So we come into this world, not because we are “children of the universe” – no, we are “offspring of the divine nature” (Acts 17:29). But according to Scripture, we are estranged offspring. We are children who have fled from our Father, who have renounced His rights over us and have given ourselves to the service of another lord – the “god of this age” – the devil. Very few of the devil’s children think of themselves in those terms. “No, we are sons of God” say the religious people of planet earth, or whether religious or not, "we are the masters of our own life and destiny - we do not serve anyone. And they are offended when they hear Jesus say, “You are of your father the devil, and your will is to do your father’s desires” (John 8:44). Whether we profess to be religious or not, we are all born into this world “following the prince of the power of the air” (Ephesians 2:1-3) and "are held captive by him to do his will" - the devil's will (2 Timothy 2:24-26). We are only reconciled to God through faith in His Son, Jesus Christ - If we are not genuinely a Christian, God is our enemy, not our Father (Romans 8:7; James 4:4).

But to all who did receive Him, who believed in His name,
He gave the right to become children of God, who were born,
not of blood nor of the will of the flesh nor of the will of man, but of God.”
(John 1:12-13)

Biblically, “the children of God” are not those who have been merely born physically into this broken world – you become a child of God when you are "born again " or born spiritually by the Holy Spirit (see Jesus’ words in John 3:3-8). It’s the Spirit of God that gives us genuine “faith” (Ephesians 2:8-9) – a trust in the true God that relies only on Jesus’ sinless life and His death and resurrection as substitutes for our lack of holiness and our deserving of His punishment in Hell.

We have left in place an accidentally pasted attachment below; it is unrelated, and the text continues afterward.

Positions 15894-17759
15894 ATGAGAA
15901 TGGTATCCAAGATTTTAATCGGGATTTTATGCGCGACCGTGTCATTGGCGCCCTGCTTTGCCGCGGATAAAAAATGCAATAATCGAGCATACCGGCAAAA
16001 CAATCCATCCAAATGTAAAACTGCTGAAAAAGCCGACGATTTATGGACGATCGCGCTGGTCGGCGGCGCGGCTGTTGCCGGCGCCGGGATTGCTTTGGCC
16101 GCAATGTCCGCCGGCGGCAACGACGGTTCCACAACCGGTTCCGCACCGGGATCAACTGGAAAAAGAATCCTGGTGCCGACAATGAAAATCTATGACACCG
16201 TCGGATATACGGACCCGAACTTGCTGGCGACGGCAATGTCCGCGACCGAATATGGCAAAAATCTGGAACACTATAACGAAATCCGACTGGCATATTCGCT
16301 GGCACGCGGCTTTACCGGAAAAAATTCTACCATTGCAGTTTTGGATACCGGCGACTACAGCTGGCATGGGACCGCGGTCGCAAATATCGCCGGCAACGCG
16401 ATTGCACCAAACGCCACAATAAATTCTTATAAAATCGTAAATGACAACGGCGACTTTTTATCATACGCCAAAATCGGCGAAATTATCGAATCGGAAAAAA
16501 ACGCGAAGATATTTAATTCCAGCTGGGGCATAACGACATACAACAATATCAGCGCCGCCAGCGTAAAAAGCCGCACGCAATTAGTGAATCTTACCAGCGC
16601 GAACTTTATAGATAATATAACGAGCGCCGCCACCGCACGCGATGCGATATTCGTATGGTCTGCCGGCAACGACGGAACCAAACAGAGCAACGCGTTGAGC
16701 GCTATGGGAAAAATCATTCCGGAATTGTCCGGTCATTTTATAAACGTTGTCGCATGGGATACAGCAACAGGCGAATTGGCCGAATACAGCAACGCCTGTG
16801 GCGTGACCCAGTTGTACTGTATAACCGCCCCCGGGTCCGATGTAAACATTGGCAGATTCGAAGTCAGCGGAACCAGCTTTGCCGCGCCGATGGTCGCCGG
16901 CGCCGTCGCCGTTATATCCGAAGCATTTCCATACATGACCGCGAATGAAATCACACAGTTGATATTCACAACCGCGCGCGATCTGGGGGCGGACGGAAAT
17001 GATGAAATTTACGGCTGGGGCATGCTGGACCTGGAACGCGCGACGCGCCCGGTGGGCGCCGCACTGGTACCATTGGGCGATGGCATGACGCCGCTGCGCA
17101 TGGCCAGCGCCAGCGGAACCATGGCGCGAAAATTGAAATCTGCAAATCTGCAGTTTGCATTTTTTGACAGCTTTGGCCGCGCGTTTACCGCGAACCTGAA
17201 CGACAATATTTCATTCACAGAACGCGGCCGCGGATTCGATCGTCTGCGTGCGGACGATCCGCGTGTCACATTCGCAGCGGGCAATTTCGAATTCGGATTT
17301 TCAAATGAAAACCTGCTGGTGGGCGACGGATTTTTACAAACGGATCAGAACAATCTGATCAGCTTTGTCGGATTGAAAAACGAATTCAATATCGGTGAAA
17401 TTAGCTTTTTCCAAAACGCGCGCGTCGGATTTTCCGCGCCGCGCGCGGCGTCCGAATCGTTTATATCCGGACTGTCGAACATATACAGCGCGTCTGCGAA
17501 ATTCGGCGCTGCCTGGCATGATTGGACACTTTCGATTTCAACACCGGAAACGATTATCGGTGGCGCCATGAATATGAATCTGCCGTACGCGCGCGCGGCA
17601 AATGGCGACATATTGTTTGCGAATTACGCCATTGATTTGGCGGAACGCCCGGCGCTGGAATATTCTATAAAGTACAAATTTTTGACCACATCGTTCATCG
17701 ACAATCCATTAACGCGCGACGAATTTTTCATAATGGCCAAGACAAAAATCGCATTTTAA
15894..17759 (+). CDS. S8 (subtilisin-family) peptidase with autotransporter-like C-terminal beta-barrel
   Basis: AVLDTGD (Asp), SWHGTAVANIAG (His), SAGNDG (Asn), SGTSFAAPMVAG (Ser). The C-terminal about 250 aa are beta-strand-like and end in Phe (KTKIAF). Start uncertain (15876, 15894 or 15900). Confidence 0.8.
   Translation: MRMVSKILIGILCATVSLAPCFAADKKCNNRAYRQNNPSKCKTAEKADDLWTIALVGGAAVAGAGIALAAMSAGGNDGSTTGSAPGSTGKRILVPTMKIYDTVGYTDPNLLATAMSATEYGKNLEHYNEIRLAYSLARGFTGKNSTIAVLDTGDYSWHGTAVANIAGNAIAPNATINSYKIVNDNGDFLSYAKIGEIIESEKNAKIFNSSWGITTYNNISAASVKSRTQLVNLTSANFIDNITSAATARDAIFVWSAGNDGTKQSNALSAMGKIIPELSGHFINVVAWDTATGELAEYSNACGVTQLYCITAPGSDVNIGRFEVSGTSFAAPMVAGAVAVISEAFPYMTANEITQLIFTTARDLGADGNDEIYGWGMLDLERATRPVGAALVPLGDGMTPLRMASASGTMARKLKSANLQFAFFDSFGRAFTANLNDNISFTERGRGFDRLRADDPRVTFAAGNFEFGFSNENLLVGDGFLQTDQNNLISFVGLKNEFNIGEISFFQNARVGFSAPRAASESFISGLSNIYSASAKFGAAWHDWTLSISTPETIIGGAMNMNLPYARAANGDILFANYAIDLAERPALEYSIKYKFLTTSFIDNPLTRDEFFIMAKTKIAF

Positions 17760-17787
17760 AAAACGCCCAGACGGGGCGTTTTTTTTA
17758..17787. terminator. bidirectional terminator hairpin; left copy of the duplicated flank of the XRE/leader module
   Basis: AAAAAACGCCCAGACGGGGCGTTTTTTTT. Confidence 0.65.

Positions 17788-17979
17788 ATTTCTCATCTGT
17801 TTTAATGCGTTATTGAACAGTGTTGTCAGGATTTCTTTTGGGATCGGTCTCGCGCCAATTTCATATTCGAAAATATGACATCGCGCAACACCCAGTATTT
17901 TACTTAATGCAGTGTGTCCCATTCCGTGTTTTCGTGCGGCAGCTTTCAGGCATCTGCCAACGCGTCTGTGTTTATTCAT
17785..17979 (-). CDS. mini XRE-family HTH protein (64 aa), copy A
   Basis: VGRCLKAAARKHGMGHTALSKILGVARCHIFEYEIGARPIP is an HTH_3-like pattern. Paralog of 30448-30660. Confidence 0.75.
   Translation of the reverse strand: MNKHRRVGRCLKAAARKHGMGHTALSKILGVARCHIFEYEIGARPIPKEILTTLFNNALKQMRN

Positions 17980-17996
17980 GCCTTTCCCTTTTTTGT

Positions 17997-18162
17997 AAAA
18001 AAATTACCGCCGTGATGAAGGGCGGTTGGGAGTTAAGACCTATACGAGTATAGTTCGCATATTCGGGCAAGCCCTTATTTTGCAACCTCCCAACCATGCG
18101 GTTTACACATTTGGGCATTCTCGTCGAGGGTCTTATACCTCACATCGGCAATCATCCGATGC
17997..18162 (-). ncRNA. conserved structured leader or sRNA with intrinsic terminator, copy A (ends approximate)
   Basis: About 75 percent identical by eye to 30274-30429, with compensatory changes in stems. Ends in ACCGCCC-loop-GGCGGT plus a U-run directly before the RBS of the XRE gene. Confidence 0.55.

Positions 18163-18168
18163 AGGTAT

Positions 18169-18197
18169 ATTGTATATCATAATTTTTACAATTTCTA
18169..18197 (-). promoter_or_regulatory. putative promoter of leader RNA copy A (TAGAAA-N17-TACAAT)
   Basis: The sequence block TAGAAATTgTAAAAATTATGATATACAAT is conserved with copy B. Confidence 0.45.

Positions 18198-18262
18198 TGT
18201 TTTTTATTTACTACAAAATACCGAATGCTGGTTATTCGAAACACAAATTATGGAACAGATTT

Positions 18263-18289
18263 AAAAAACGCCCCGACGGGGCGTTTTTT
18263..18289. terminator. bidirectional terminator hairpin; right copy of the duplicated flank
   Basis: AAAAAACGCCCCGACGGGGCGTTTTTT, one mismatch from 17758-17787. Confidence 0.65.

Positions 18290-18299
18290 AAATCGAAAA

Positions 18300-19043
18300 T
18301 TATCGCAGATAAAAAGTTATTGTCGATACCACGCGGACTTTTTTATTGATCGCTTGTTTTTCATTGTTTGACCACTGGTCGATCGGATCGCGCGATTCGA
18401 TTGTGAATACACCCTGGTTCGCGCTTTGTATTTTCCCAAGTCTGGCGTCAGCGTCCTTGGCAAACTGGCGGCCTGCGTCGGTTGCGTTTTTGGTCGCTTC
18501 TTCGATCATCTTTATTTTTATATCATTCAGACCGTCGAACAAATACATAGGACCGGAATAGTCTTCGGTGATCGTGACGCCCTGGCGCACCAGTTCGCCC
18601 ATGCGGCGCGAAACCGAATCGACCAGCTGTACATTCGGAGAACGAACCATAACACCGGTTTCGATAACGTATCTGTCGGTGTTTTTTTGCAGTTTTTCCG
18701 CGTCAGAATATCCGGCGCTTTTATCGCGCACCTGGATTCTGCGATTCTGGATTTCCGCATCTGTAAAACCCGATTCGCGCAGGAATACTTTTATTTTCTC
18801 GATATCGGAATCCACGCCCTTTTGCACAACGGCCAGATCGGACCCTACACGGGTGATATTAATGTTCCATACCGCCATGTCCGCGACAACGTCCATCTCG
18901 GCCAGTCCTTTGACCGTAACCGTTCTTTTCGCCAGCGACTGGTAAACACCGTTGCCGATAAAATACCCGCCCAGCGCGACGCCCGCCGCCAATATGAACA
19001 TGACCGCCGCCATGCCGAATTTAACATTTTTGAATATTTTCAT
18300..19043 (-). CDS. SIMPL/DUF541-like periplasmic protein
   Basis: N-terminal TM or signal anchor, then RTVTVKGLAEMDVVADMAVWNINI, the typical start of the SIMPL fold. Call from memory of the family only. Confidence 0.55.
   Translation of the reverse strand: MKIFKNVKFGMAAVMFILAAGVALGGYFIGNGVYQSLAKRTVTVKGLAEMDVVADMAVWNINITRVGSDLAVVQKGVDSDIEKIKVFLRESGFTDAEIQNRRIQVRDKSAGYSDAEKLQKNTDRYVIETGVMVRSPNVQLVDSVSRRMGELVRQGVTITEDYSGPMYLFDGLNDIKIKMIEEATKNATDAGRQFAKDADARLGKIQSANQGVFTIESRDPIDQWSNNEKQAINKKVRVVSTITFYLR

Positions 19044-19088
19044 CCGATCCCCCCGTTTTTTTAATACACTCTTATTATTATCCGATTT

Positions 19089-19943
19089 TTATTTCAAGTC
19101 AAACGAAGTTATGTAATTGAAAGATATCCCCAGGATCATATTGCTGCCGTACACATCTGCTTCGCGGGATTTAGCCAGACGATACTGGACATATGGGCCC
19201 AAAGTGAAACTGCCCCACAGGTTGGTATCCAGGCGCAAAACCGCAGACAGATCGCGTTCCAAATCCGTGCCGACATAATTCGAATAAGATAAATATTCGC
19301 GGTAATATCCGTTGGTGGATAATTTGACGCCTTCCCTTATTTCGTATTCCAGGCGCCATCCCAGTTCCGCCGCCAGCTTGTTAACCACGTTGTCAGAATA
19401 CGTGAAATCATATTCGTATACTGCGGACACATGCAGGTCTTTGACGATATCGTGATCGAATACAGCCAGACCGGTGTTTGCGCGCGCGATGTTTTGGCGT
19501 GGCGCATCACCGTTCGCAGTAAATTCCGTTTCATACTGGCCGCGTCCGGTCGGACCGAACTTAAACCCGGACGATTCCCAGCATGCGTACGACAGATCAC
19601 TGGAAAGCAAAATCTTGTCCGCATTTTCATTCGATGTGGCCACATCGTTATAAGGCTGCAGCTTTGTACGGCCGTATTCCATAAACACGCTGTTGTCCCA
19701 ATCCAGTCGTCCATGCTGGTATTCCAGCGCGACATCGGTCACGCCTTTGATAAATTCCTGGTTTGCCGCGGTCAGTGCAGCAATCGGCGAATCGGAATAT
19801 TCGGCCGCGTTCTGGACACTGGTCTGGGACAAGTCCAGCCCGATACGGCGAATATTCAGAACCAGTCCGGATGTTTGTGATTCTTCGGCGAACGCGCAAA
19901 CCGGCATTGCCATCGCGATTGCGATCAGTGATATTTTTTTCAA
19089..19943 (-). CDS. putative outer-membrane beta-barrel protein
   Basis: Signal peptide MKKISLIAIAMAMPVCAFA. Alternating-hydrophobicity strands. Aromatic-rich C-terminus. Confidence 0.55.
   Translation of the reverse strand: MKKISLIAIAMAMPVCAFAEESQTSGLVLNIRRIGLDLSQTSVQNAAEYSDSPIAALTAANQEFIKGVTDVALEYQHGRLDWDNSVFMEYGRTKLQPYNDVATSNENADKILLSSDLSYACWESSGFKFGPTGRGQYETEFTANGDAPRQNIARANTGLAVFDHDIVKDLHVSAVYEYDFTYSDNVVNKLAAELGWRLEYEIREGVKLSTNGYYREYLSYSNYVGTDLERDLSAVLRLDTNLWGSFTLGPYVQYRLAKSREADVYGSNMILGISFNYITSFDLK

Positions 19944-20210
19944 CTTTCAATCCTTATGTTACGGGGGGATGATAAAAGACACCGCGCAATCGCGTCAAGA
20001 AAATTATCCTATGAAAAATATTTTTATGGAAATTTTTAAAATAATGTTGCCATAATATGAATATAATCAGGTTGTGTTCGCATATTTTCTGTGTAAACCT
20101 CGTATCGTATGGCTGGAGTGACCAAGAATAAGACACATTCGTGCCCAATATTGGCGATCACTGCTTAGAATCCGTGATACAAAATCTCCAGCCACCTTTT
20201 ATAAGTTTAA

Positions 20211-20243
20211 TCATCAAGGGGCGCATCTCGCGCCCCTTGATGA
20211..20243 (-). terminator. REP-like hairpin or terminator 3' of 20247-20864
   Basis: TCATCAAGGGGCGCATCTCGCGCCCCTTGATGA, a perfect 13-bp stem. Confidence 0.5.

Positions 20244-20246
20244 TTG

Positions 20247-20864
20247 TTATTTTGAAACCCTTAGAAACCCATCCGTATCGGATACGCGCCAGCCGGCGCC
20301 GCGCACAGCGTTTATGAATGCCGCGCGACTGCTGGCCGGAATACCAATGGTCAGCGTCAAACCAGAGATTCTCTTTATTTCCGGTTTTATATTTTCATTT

“Desiderata” tells us that we have “a right to be here.” The Bible teaches otherwise. All is gift. We are here and alive and have whatever we have by the gracious gift of God, none of this is our right (Acts 17:24-25). People would rather talk about rights than dependence and servanthood and obligations. But scripturally, our place is “to fear God and keep His commandments” (Ecclesiastes 12:13-14), to submit to the One whom we call Lord (Luke 6:46, 17:10; 1 Corinthians 7:19), and to live in dependence upon Him for everything we have (Deuteronomy 8:1-3; John 15:1-5; 1 Timothy 6:17) - not toclaim our rights.”

The poem says in closing,

Therefore be at peace with God,
whatever you conceive Him to be.”

If that’s your perspective – you don’t know God. Try that with your spouse. Try loving “whatever you conceive him or her to be or think them to be or want them to be” instead of loving them – and see how that works for you. God is not open to our conception of Him – His first commandment is quite explicit:

You shall have no other gods before Me.”
(Exodus 20:3)

The true God, the one true God is the God of Abraham, Isaac and Jacob – that is, the God of Israel, the God revealed in the Old Testament. The true God, the only God that can save you from your sins is the God who came into this world, born of a virgin in the town of Bethlehem as He had foretold through His prophets, as Jesus, the son of Mary and Joseph – the God revealed in His fullness in the New Testament. If you do not know this God you are not at peace with God. If you are not at peace with God, you can’t “keep peace in your soul.” There is no such peace outside of Christ. It's similar to people advocating "being grateful or thankful" without identifying who it is to whom we are grateful or giving thanks! God is not pleased with generic acknowledgements to "big guy in the sky" whoever he may be (even for God to exclusively refer to Himself with male pronouns is highly offensive no doubt to many). 

God isn’t “whatever you conceive Him to be.” God is who He has revealed Himself to be in Scripture. And there are no “other Scriptures.” There’s no 19th century update, no 7th century update, no 21st century update.